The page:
The upcoming Messenger update will also give users the ability to edit messages for up to 15 minutes after they’re sent.
After years of challenges and a test roll-out in August, Meta is finally bringing end-to-end encryption to Messenger and Facebook.
With this update, users will get the same level of privacy and security that is provided to WhatsApp users. Meta claims it built this form of end-to-end encryption on “strong cryptographic principles”, including the Signal Protocol, and the company’s own Labyrinth Protocol.
Meta said the encryption means that users’ messages are encrypted from everyone, including the company itself. Messenger has had an option to turn on end-to-end encryption since 2016 according to Meta, though it appears to have been challenging to make it a default option.
“Our engineers, cryptographers, designers, policy experts and product managers have worked tirelessly to rebuild Messenger features from the ground up,” Meta’s head of Messenger Loredana Crisan said in a blogpost.
“We worked closely with outside experts, academics, advocates and governments to identify risks and build mitigations to ensure that privacy and safety go hand in hand.”
Meta also announced other privacy updates for Messenger, including the ability to edit messages that may have been sent accidentally. Users will soon be able to edit messages for up to 15 minutes after they have been sent.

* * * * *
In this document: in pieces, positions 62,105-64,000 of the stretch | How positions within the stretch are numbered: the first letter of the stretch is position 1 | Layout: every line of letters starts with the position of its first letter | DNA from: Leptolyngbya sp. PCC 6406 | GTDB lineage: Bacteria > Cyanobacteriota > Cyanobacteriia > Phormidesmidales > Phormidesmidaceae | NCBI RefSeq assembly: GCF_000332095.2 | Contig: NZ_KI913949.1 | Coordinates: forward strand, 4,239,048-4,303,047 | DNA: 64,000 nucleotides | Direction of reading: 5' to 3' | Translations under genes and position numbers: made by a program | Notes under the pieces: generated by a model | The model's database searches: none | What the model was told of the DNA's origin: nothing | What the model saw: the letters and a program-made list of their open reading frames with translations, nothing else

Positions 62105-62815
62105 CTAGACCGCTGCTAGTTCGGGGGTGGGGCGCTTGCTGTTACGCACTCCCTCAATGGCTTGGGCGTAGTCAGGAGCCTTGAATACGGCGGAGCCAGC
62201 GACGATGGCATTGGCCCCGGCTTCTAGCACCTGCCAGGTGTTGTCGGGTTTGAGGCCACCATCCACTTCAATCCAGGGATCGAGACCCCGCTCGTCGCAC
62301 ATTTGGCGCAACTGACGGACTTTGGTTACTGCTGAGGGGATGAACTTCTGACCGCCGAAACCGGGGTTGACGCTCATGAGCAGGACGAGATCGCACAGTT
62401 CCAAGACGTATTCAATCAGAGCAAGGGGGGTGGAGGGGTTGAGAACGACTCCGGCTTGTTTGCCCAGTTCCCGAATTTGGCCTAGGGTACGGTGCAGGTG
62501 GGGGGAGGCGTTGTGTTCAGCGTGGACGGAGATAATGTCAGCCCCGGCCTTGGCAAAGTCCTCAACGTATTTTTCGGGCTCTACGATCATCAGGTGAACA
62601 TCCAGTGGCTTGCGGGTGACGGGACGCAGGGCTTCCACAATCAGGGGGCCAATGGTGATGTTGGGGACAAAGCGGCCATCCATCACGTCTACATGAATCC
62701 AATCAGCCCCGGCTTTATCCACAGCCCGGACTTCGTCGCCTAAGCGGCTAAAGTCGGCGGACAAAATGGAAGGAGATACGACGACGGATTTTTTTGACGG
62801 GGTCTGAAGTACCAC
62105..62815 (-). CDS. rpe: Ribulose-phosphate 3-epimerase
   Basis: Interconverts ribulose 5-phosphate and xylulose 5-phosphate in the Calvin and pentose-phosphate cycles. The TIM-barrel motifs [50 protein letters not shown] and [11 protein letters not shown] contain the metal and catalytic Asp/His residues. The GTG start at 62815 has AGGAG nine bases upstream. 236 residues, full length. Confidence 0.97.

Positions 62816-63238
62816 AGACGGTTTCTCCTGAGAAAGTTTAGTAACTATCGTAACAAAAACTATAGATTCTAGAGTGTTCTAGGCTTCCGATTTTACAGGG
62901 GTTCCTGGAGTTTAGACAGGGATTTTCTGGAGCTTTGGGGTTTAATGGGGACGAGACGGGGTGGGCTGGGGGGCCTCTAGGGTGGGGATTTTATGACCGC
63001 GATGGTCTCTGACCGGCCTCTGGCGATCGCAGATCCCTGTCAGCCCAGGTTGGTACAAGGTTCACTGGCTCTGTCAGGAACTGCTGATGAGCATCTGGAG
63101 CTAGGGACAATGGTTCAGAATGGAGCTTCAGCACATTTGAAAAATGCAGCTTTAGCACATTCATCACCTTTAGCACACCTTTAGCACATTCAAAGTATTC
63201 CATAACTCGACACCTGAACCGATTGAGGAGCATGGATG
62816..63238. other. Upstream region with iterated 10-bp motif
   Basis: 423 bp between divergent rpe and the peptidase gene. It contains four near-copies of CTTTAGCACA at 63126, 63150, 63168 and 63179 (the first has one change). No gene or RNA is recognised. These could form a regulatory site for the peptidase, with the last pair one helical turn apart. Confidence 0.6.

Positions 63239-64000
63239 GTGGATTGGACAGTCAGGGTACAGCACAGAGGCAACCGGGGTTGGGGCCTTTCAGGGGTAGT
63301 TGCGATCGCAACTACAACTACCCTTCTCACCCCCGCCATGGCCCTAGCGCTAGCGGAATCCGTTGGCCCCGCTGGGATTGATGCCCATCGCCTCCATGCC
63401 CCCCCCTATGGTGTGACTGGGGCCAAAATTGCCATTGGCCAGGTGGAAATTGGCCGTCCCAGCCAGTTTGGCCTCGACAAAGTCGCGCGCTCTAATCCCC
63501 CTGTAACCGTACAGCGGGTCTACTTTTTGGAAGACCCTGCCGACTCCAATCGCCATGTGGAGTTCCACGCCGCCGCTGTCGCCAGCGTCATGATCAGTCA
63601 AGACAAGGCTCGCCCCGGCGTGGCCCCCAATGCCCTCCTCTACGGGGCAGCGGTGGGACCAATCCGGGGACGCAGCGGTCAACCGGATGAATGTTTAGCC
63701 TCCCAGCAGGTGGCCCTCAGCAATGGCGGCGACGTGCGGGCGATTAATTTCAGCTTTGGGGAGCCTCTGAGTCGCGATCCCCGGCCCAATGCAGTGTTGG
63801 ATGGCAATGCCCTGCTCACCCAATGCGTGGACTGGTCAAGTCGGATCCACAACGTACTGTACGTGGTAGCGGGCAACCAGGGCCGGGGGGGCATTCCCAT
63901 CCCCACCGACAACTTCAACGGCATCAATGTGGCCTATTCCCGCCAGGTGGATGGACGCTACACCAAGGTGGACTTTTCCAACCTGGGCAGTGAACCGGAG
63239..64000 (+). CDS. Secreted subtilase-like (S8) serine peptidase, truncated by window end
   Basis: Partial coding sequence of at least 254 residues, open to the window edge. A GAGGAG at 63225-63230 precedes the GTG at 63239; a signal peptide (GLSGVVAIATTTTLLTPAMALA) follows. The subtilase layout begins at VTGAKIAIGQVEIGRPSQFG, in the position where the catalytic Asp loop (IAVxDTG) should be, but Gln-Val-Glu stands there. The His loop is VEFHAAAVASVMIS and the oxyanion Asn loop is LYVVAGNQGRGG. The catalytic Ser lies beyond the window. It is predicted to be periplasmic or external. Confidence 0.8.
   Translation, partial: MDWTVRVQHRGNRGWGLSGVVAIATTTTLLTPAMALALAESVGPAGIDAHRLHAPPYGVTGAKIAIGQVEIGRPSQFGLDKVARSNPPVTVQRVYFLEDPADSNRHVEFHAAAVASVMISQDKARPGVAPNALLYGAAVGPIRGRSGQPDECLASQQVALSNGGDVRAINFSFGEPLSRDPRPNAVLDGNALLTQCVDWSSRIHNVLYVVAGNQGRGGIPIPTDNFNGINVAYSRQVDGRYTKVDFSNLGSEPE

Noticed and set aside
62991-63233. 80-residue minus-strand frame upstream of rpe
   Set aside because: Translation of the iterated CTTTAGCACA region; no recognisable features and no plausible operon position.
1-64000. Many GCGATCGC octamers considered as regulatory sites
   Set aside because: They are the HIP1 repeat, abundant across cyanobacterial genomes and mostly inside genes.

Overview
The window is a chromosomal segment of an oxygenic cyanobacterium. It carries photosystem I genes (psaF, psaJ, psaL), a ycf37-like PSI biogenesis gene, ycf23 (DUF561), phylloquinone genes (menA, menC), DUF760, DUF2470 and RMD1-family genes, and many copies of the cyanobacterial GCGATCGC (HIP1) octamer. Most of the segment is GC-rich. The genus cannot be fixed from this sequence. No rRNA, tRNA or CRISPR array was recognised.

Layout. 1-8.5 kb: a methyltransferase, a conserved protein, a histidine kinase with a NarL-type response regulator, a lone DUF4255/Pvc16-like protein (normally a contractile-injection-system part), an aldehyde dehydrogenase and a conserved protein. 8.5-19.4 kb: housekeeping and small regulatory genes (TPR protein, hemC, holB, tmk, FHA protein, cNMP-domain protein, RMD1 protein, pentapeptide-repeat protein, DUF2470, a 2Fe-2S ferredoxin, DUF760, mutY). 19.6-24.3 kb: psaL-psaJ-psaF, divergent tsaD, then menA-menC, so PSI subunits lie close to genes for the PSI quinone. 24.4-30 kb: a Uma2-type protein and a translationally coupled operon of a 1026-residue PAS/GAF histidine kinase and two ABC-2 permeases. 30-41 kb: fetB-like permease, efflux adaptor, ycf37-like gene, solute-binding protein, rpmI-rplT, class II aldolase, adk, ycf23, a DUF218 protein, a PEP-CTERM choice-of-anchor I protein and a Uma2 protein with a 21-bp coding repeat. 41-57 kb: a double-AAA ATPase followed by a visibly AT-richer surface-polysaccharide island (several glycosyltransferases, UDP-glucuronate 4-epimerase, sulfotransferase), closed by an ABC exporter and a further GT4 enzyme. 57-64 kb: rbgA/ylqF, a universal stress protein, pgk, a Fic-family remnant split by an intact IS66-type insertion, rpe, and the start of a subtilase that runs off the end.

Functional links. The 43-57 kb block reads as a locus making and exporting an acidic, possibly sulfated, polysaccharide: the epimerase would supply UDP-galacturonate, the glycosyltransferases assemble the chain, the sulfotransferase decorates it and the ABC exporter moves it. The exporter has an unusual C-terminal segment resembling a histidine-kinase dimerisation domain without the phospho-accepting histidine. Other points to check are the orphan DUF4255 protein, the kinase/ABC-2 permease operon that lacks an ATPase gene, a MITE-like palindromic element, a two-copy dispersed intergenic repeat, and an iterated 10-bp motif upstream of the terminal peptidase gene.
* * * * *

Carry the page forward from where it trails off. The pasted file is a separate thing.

There is also a Disappearing Messages update, where a user can send a temporary message that lasts for 24 hours before it is deleted.
“We are also improving the interface to make it easier to tell when Disappearing Messages are turned on,” Crisan said. “This will help people be confident that their messages stay secure and won’t stick around forever.”
“This is the biggest set of improvements to Messenger since it was first launched in 2011. I’m proud of what Messenger has become: a fast and reliable service, with enjoyable features and strong safety tools, and now with the added privacy and security of end-to-end encryption.”
In a separate blogpost, Meta said it’s still in the testing phase for bringing end-to-end encryption to group messages. The company also said it plans to conduct additional tests next year around bringing end-to-end encryption to Instagram.
Some concerns have been raised about the future of end-to-end encryption, however. A piece of legislation in the UK’s Online Safety Act means regulators can direct companies to deploy certain technologies that bypass encryption to scan for child sex abuse material – once that technology becomes technically feasible to use.
Documents that were leaked earlier this year suggest many EU countries are in favour of scanning encrypted messages to prevent the spread of CSAM, with Spain supporting a ban on end-to-end encryption.
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